3 Young Female CEOs On the Reality of Burnout

3 Young Female CEOs On the Reality of Burnout

By Levo

Oct 3, 2016

Getting impatient with coworkers. Lack of energy to be consistently productive. Unexplained headaches. Frustration with your job.

According to Mayo Clinic, these are all symptoms of job burnout — and with the pressure to succeed increasing by the day, even the most talented are experiencing professional fatigue.

So what’s the solution? We spoke to three female CEOs to get their stories of how they found themselves overwhelmed by the day-to-day, only to grab the reins and make significant changes, ultimately improving both their personal and professional lives. These are their stories.

Work Trumped Wellness
Emilie Aries, CEO of Bossed Up 
I, like, so many women was burnt out completely. I was mentally, physically, and spiritually exhausted—all before the age of 25. I had a great job that I was really passionate about, but because I spent so much time working, I didn’t invest any time in my personal sustainability. I had gone from being a college athlete to not having a gym membership for three years. I was working right through my lunch hour. And I was also in a relationship that really brought me down instead of lifting me up. All of these things combined were not working together. On the other side of my transition, where I realized the importance of investing in my personal sustainability for the sake of my professional longevity, I wanted to take these tools and make them actionable for women everywhere. I believe that there are many ways to empower women. Here at Bossed Up, we focus on the personal level: What can you do to take better care of yourself and to advocate for yourself with the same effort and energy that we use to advocate for our loved ones, our organizations, and for the causes we believe in?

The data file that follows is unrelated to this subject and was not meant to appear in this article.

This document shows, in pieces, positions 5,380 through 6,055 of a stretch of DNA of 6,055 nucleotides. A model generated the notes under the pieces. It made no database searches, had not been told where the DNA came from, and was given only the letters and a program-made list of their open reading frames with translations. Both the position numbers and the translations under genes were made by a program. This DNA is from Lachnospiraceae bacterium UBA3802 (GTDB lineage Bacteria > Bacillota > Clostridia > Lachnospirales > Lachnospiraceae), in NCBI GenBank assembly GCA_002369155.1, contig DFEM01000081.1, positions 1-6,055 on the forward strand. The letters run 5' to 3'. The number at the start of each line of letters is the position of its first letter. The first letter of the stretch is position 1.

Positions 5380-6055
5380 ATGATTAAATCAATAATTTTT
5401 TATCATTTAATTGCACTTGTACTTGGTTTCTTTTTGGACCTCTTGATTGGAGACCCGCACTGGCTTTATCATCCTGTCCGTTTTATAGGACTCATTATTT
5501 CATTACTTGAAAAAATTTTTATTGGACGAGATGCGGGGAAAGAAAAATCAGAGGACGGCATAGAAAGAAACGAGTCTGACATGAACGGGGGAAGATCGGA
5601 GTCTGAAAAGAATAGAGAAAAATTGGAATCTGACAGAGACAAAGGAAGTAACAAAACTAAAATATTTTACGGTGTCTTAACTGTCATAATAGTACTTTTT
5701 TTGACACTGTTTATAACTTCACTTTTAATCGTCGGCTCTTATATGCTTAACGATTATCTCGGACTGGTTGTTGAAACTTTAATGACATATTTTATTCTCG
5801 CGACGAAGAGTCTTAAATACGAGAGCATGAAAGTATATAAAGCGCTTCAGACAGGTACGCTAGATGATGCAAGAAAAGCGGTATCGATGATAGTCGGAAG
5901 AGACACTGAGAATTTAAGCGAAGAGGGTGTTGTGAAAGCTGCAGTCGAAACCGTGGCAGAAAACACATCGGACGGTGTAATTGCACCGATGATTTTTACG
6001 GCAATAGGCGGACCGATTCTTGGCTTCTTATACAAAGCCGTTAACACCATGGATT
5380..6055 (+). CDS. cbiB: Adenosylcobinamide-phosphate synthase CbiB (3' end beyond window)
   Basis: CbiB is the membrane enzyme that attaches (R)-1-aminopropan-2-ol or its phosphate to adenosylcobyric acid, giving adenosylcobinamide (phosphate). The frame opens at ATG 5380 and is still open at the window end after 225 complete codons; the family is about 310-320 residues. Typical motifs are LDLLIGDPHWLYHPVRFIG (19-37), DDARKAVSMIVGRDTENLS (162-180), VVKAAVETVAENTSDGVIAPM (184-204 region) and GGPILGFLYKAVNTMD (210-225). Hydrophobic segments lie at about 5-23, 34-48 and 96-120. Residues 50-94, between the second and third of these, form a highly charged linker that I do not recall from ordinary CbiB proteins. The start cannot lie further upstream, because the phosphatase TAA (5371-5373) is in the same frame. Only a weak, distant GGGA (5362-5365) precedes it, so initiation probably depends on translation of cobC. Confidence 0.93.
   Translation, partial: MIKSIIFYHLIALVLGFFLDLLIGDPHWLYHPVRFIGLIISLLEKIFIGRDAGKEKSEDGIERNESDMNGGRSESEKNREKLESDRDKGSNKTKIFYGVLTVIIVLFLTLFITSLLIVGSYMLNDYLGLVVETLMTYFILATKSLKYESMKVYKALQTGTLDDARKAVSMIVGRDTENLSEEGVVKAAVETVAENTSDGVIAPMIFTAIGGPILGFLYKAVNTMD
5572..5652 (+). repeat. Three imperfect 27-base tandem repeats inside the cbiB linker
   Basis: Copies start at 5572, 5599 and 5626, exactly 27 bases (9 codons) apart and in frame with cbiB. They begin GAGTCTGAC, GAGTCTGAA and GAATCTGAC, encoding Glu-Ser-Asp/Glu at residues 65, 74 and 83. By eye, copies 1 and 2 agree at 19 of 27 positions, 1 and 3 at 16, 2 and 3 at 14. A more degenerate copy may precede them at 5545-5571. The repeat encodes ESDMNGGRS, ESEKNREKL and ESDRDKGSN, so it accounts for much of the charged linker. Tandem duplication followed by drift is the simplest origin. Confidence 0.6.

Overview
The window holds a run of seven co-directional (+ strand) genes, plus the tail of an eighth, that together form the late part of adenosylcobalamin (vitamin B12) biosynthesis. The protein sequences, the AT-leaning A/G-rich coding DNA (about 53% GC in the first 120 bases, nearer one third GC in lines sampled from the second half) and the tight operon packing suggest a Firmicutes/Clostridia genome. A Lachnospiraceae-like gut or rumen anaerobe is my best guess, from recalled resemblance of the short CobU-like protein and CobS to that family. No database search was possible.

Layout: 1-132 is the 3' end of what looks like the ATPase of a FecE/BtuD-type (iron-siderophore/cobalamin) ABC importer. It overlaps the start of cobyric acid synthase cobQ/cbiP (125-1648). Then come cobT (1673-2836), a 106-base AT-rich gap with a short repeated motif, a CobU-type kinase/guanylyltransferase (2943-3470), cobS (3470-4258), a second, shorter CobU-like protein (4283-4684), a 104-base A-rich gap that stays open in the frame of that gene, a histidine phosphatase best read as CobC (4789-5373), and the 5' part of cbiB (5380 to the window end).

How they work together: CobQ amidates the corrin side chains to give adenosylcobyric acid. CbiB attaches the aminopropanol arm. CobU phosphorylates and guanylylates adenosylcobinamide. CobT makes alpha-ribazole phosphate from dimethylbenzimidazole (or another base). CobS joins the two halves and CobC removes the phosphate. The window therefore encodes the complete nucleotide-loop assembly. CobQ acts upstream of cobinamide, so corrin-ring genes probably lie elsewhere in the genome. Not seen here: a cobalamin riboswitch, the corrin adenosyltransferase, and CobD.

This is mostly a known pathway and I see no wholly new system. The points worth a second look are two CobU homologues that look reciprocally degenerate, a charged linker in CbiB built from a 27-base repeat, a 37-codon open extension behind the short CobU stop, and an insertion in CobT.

The Never-Ending Fight 
Alexis Jones, founder of I AM THAT GIRL and ProtectHer 
I feel like giving up Monday, Tuesday, Wednesday, Thursday, and Friday. Being an entrepreneur and being on the cutting edge of activism, it is very frustrating to work with systems that feel so ancient or archaic. But you have to learn how to let things roll off your back and know that you can’t win them all. How I’ve learned to deal with it is by saying, “Can you politely step aside, because there is someone who really does care.” I am grateful because I have an amazing support system between my parents, my siblings, and my fiancé—they pick me up and dust me off. They help me think, “Today I tried hard and it didn’t go with the plan, but I’ll keep pushing.”

Try, Then Try Again
Jesse Draper, CEO of The Valley Girl, Inc. 
I’m an entrepreneur, so those moments when I want to throw in the towel happen to me all the time. I’ve had a million pivots, especially in entertainment. I started in the digital world when people had no idea what was going on. I did 35 different distribution deals, from Mashable to Forbes to Hearst Publications. I was getting millions of views, but I didn’t quite know how to quantify the impact of those accomplishments. That was when I realized I needed to streamline what I was doing. I jumped over YouTube and now more recently, I switched to TV. And the transition was tough. I’ve had the craziest things happen along the way, like producers who’ve blackmailed me after stealing all of my hard drives. Entertainment it’s like the Wild West. I’ve had many a battle and it’s never-ending, but you have to keep grinding.

More From Levo:
• Female CEOs Tend To Do This Surprising Thing
• Listen to Some Female CEOs Tell You About How To Be Successful
• 6 Lessons From a First-time Gen Y Entrepreneur

• Why I Don’t Want Work-Life Balance

Photo Credit: Getty Images

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